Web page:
Castlevania is a series with heritage. Since its introduction in 1986 it's rarely skipped a year, with 40 released titles spanning consoles, PCs and arcades. Over nearly 30 years, the backbone remains the same. The plot is an eternal repetition of the need for the Belmont clan (and occasional affiliates) to destroy Dracula who, against all odds, keeps getting resurrected in all manner of bizarre circumstances. Features and details may change, or occasionally be absent, but they're indelible parts of the series, always remembered, always returning.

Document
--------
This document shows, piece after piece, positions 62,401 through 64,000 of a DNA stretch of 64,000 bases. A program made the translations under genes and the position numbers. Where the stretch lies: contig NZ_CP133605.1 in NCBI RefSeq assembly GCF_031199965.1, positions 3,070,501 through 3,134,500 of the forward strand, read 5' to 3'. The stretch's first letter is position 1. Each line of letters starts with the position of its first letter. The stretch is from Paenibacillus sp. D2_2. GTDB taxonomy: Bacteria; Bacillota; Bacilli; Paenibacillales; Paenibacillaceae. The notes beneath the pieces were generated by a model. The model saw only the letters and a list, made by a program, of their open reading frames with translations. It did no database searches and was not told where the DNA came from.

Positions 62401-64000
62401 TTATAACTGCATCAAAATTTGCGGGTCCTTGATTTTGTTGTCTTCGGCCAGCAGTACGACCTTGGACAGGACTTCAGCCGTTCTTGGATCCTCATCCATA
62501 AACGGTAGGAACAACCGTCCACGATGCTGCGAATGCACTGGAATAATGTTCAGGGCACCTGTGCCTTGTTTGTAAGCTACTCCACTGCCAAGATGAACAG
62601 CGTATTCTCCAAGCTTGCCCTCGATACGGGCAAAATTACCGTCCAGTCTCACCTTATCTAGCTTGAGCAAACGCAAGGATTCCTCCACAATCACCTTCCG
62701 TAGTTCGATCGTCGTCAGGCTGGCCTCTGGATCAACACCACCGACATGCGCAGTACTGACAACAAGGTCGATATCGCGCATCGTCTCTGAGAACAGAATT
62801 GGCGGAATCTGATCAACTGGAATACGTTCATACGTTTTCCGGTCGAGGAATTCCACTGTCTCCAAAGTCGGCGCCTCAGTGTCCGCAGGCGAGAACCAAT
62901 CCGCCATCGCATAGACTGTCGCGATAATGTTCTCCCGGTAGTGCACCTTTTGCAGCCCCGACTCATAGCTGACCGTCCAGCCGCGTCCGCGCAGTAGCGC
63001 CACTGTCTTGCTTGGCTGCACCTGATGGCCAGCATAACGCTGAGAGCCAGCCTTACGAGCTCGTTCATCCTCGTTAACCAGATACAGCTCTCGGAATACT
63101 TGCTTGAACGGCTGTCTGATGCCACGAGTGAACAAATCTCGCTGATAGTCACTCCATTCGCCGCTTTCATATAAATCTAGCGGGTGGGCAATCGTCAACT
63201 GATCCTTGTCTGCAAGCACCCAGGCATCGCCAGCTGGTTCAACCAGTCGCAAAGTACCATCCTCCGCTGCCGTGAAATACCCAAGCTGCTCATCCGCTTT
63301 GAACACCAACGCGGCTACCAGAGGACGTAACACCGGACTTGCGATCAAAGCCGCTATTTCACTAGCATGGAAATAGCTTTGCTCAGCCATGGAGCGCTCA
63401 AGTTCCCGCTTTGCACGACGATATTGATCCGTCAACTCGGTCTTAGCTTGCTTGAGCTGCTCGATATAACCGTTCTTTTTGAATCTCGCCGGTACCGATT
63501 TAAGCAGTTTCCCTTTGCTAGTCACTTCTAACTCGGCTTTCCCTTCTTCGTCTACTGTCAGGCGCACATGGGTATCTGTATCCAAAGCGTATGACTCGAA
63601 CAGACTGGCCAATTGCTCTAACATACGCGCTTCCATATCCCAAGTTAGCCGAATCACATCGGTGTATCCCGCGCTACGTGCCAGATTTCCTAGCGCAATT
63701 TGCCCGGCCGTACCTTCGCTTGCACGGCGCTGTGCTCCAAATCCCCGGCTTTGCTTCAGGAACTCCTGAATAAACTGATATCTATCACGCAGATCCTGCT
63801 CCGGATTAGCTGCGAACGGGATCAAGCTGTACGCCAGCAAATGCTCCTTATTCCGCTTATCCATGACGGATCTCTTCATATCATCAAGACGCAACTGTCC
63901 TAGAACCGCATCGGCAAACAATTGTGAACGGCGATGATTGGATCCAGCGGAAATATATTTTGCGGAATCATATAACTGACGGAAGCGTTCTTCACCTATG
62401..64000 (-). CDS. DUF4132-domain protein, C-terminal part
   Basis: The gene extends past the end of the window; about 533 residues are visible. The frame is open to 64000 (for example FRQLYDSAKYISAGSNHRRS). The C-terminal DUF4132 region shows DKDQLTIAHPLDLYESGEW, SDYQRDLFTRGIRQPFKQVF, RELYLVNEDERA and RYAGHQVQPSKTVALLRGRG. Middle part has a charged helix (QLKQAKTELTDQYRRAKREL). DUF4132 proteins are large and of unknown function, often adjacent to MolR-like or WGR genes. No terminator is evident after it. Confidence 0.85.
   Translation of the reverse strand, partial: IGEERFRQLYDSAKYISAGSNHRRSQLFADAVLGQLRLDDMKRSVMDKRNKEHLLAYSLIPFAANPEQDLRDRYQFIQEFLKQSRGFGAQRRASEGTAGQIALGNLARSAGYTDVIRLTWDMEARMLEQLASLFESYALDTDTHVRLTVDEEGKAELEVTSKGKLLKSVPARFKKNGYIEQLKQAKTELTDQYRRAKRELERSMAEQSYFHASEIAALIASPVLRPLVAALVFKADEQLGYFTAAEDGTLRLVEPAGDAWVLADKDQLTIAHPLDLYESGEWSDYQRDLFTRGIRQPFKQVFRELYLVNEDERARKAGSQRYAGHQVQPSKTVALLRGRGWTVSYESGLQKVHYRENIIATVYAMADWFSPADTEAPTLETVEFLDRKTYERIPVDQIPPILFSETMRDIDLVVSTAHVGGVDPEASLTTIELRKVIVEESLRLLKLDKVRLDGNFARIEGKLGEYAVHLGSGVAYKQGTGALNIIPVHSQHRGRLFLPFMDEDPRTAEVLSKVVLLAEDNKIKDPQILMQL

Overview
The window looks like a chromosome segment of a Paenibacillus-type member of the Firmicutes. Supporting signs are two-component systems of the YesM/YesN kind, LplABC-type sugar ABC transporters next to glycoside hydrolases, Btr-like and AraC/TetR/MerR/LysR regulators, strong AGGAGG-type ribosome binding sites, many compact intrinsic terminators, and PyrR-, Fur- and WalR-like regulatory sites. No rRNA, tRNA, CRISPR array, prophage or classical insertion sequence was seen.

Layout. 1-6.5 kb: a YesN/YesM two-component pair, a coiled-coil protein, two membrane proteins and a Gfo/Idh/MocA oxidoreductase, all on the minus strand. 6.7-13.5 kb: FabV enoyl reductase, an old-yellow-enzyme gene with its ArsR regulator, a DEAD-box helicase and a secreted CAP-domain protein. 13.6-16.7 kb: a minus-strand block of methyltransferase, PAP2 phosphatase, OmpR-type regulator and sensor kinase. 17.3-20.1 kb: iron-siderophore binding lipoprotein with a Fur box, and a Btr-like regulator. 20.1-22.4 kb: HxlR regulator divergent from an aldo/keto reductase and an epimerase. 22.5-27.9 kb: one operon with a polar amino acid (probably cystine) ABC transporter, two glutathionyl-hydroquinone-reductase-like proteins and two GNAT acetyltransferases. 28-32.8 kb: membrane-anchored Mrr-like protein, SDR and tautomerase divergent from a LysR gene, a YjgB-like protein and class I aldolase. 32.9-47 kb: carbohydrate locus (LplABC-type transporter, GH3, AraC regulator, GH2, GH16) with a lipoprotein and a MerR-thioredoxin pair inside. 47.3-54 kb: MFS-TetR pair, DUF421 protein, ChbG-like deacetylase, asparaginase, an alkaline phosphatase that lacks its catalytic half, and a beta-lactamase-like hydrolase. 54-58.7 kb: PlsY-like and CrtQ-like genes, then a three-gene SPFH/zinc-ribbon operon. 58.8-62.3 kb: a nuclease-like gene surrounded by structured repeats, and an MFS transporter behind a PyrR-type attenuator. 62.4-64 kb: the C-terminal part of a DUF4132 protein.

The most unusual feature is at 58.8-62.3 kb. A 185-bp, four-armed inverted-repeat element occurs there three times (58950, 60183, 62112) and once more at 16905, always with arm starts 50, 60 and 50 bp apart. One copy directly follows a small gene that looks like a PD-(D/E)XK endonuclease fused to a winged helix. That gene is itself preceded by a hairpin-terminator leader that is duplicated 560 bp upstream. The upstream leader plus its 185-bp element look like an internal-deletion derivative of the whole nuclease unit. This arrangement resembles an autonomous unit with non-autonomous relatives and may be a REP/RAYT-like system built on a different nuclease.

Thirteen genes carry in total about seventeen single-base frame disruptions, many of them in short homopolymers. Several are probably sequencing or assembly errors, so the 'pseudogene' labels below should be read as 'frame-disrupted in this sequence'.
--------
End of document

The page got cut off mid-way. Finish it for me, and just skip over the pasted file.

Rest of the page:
Video games are huge, collaborative endeavours where many disparate arts come together to create a single entity for our enjoyment, and just as in theatre, cinema and television, developers have learnt of the power that music holds. Since the very earliest days of gaming composers have been striving to enhance our experiences with their skills, to excite us, to inspire us, to amuse us. Sadly this element of gaming is sometimes overlooked since, in the process of assessing games, there are so many parts to consider and, understandably, there's only a finite amount of space to examine them all. Priorities have to be assigned, and outside music-centric games like Guitar Hero or Lumines other elements usually take necessary precedence.